The flagship Cop28 announcement from 50 major oil and gas companies that they will cut emissions - but not stop drilling - has been widely criticized as a greenwashing strategy and “smokescreen” by the climate community.
The so-called “Oil and Gas Decarbonization Charter” is one of the showiest pledges from Cop28 host, the United Arab Emirates, in partnership with the Kingdom of Saudi Arabia.
Vast state-owned operations like Saudi Aramco and US majors including ExxonMobil have signed up to the deal to “speed up climate action within the industry”.
The companies account for 40 percent of global oil production, the charter said. But major oil companies from other large producers in China, Kuwait, Iraq, Iran, and Qatar have not added their names.
The Charter says that oil companies will align around net zero by or before 2050; “zero-out” emissions of methane, which is much more powerful than carbon dioxide over the short-term; eliminate routine flaring by 2030 which emits high volumes of greenhouse gases; and work towards “best practices” in emission reduction.
“We need the entire industry to keep 1.5C within reach and set even stronger ambitions for decarbonization,” said Sultan Al Jaber, Cop28 president, and chief executive of the UAE’s national oil company Adnoc.
The Cop28 president has presented his powerful position in the fossil fuel industry as one which can garner more ambitious action from oil and gas companies, and said they can be “central to the solution” to fighting the climate crisis.
It’s a big ask: The industry, which made in excess of $200 billion last year, spent just 2.5 per cent of total capital spending on clean energy. Fossil fuel emissions, which need to be cut in half in the next six years, rose 1.2 per cent this year instead.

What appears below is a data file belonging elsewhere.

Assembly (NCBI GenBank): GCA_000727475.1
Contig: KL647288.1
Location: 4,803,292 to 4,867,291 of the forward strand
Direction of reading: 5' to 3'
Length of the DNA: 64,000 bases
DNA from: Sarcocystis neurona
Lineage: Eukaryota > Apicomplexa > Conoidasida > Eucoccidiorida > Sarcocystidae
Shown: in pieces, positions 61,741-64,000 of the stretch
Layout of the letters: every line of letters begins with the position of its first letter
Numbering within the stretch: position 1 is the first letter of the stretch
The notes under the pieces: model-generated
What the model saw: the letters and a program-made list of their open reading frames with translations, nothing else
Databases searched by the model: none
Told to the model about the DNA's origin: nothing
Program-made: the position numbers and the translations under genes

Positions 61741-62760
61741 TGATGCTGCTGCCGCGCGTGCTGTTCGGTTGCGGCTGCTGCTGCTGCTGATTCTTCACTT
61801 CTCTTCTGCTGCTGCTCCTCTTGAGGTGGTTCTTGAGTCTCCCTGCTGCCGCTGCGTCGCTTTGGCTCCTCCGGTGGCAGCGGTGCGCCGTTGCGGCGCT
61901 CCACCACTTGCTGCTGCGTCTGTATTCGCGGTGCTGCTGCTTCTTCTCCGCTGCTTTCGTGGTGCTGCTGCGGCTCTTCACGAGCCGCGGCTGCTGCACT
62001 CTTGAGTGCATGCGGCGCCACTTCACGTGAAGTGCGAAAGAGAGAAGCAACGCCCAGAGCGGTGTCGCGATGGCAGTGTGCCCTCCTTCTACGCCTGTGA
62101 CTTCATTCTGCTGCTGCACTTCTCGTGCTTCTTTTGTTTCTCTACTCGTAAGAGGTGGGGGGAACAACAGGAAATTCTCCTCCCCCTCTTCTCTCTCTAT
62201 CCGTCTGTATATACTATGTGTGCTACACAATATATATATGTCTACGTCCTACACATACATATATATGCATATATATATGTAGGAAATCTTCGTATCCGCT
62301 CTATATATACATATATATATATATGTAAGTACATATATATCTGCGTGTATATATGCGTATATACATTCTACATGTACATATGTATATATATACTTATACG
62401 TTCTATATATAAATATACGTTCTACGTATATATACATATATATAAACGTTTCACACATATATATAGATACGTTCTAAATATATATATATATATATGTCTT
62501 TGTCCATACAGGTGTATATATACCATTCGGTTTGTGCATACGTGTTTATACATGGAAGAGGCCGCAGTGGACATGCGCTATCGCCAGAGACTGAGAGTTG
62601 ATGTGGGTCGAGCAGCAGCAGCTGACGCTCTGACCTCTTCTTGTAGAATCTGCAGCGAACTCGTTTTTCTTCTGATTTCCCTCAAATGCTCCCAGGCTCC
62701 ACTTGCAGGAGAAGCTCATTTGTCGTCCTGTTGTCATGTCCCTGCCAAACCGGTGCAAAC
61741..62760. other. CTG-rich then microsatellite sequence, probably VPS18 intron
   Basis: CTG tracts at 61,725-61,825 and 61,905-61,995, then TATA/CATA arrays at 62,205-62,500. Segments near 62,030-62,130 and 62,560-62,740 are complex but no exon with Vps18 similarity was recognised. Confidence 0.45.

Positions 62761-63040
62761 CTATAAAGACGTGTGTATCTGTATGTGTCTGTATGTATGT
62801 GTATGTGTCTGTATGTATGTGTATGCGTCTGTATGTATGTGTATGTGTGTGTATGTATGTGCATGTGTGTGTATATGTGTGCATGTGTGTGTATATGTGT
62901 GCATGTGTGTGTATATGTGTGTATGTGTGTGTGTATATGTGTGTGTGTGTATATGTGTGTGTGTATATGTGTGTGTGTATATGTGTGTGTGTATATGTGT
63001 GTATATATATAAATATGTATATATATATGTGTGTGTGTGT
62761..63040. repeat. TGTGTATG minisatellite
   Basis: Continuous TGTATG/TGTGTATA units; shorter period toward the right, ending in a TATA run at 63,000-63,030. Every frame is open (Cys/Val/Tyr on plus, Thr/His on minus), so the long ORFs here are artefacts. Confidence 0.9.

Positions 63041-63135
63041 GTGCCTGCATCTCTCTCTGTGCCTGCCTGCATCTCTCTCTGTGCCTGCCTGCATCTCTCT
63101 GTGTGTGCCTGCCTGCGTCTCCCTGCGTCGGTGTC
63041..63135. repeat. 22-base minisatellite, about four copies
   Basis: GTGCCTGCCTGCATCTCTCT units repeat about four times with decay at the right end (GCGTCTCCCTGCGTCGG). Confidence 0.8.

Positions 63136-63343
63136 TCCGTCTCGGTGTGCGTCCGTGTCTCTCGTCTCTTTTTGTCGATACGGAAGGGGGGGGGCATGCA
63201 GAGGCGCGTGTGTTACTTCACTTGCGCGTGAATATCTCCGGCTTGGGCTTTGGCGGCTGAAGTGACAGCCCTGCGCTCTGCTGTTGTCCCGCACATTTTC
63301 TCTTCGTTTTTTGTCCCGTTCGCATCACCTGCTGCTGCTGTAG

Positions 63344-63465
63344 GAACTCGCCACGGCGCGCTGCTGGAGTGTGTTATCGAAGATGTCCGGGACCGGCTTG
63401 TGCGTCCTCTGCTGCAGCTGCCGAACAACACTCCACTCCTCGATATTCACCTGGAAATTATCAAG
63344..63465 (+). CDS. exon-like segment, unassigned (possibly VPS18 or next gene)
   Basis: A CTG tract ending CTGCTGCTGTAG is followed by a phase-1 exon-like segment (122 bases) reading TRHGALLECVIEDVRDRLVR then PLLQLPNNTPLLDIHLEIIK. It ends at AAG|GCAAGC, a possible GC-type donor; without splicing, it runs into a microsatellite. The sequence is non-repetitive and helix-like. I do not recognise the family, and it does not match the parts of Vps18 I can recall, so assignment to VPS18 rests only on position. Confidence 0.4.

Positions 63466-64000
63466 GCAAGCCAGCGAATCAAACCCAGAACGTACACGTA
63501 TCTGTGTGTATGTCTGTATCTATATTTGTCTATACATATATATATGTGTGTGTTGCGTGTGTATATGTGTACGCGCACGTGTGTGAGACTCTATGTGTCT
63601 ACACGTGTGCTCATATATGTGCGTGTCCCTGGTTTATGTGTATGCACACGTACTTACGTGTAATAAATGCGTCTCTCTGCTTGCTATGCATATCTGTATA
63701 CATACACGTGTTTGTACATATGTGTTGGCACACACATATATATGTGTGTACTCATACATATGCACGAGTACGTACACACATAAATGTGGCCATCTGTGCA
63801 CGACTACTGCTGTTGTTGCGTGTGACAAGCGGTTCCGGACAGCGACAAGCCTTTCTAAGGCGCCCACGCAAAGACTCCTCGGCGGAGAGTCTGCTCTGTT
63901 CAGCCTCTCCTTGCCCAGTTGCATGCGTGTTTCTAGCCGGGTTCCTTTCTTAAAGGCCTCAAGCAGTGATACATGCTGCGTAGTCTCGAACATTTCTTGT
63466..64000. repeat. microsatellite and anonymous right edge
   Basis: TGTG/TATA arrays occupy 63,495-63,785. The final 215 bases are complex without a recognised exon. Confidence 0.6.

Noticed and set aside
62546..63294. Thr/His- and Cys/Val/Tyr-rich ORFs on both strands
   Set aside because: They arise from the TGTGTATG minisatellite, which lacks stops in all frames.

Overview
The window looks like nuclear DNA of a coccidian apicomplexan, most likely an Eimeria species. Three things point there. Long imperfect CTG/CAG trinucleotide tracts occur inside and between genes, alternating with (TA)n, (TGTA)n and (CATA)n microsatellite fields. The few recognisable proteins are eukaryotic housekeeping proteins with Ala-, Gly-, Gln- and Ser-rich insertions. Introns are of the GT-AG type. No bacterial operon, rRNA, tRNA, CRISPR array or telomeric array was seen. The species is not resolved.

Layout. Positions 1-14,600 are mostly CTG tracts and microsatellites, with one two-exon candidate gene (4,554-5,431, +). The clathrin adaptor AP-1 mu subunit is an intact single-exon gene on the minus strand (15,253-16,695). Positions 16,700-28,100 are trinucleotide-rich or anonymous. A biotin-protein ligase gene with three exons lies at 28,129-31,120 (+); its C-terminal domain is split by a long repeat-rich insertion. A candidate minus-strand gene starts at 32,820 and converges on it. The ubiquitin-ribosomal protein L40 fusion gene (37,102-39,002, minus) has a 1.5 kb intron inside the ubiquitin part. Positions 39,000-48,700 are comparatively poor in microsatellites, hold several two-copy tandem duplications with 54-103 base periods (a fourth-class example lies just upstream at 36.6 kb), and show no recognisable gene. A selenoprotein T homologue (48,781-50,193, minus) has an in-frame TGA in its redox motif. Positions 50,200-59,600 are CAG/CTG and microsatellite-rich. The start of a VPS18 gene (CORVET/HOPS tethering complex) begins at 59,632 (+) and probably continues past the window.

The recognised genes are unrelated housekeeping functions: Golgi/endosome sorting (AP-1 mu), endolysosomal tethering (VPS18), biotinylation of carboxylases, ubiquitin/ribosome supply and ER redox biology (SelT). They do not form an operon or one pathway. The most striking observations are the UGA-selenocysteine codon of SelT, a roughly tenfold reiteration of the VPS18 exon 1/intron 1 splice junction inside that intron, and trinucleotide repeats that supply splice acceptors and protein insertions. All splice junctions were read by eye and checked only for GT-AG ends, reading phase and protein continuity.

Sultan Al Jaber has also come under intense scrutiny after the BBC and the investigative Centre for Climate Reporting revealed earlier this week that the UAE planned to use its role as Cop28 host to strike oil and gas deals. (“The documents referred to in the BBC article are inaccurate and were not used by COP28 in meetings. It is extremely disappointing to see the BBC use unverified documents in their reporting,” a Cop28 spokesperson told The Independent.)
Hundreds of climate and human rights campaigners across six continents rejected the oil and gas charter, saying that it is a voluntary pledge with no commitment to reduce burning fossil fuels, the leading cause of the climate crisis. The pledge is a “smokescreen to hide the reality that we need to phase out oil, gas and coal,” read the letter from more than 300 civil society groups.
The bulk of the fossil fuel industry’s emissions (80-90 per cent) come from the burning oil and gas - not “operational emissions”, the coalition warned.
The widely-respected International Energy Agency said earlier this year that there can be no new oil, gas and coal expansion if countries want a fighting chance of remaining at the somewhat safe global temperature rise of 1.5 degrees Celsius.
“This isn’t hard. If your company digs stuff up and burns it, you’re the problem. It’s time to wind down your business. Past time,” said Bill McKibben, longtime climate activist, and founder of the organizations 350.org and Third Act.
David Tong, Global Industry Campaign Manager, Oil Change International, dubbed it a “dangerous distraction” from the Cop28 process.
“We need legal agreements, not voluntary pledges,” he said. “The science is clear: staying under 1.5C global warming requires a full, fast, fair, and funded phase out of fossil fuels, starting now.”